“So is land reform the key to Kerala’s wealth?”
He is leaning casually on one leg, while I stand properly with hands clasped, listening earnestly. A few curious children gather around while we converse. He asks if I have time – he can explain more, if I like. I tell him I have some time (although I’m a bit anxious because David is waiting back at the boat). He says that the real backbone of Kerala’s economy are its emigrant workers. The north of Kerala is heavily Muslim, so many Keralans work in Middle Eastern countries, sending capital back to their families. This part of Kerala is far further steeped in Christianity than Islam, but even so, remittances mark deeply on the economy.
“Out of 100 households in this village,” he says, “30 or 40 would have a member working in another country.”
I point to a small but sturdy house standing behind us, with the sound of a TV wafting out of open French windows and a satellite dish fixed to the side of the wall. “Is that why the houses are so nice here?”
“Yes,” he answers.
Aside from farming and selling labour overseas, many in this area work as fisher people. For the aspirational young, however, the future seems to be in tourism – operating houseboats like this one, for example. “Here in Kerala,” he tells me, “agriculture is becoming less and less, and we are turning more into a consumer society. For example, we no longer grow any of our own fruit and vegetables – we buy from other states.”
“Is this a problem?”
“Yes it is, because it drives the prices up. It is ok if you are middle class, as many of us are. But if you are poor, it is very difficult.”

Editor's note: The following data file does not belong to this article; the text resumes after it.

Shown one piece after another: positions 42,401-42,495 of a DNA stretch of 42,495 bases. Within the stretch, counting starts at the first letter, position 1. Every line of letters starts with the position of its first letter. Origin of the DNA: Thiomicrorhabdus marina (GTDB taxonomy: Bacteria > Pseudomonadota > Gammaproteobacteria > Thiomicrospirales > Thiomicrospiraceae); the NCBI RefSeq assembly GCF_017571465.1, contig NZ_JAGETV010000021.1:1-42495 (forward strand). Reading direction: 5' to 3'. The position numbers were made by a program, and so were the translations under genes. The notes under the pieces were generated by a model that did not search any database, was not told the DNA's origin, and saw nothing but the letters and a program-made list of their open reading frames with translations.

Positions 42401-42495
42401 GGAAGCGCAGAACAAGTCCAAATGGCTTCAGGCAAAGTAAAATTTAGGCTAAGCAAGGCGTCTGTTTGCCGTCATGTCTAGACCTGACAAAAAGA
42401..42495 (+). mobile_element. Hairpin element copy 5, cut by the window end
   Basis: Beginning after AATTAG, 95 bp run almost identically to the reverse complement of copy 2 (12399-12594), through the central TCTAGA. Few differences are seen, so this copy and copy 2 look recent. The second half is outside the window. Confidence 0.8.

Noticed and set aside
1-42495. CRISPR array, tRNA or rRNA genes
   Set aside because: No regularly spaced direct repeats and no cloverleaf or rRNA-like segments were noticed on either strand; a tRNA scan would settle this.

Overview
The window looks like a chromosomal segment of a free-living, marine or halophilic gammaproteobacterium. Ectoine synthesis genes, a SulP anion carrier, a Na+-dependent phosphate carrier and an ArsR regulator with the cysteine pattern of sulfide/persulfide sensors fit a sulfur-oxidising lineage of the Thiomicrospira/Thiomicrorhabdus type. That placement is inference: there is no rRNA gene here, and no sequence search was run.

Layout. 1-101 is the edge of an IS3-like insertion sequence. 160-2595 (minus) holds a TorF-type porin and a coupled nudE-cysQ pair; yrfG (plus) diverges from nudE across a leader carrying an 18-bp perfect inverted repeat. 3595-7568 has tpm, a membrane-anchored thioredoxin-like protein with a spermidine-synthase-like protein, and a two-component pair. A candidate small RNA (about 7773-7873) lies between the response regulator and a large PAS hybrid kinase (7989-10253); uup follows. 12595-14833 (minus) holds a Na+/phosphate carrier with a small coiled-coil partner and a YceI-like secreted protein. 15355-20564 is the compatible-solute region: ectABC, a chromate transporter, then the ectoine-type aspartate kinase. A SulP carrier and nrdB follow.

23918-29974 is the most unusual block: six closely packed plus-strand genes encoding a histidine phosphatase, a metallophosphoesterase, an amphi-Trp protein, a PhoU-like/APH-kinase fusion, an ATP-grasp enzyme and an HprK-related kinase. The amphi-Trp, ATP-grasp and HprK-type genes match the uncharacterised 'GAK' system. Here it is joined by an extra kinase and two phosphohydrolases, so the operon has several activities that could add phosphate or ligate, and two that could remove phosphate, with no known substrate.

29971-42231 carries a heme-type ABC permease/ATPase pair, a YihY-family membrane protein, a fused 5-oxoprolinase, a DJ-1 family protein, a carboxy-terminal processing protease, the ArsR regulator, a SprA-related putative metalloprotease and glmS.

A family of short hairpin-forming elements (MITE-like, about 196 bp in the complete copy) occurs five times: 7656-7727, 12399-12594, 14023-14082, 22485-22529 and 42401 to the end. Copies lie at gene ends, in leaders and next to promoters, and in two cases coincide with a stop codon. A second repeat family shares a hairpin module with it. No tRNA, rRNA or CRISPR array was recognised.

“And so the gap between rich and poor is growing?”
“Yes it is.”

I think about my home in Melbourne, which is also largely a consumer society. There are people who lose out there, also. I guess standards of living can only get so high before people start falling through the cracks. Gain that is beyond your share is always founded on somebody else’s loss. As we get more, we become more selfish and stop looking after each other. I think about the Keralan rice farmers, who can’t farm their own piece of land by themselves, so they have to work together. If they were richer they would have machinery, and wouldn’t need to collaborate as much. The ties based on economic interdependence would begin to dissolve, and thus the ties between people. That’s where wealth disparity begins.

“Some people here are beginning to buy washing machines and things like they. They don’t need to, because we have everything we need to wash clothes.” He points at some steps leading down to the darkening water. “The washing machines are just there to tell everybody how rich you are.”
“Status symbols?”
“Yes, status symbols.”

He wants to know about Australia and I tell him it’s not so different – only we are further along than Kerala. Our eroding wealth goes much deeper and further than the way we wash clothes.

He invites me to chat more – he motions in the direction of his house. It is beginning to rain and the mosquitoes are biting; it’s getting dark and I told David I wouldn’t be long. We each express gratitude for an enlightening conversation, and I wander back to the houseboat to listen to the sounds of dusk falling.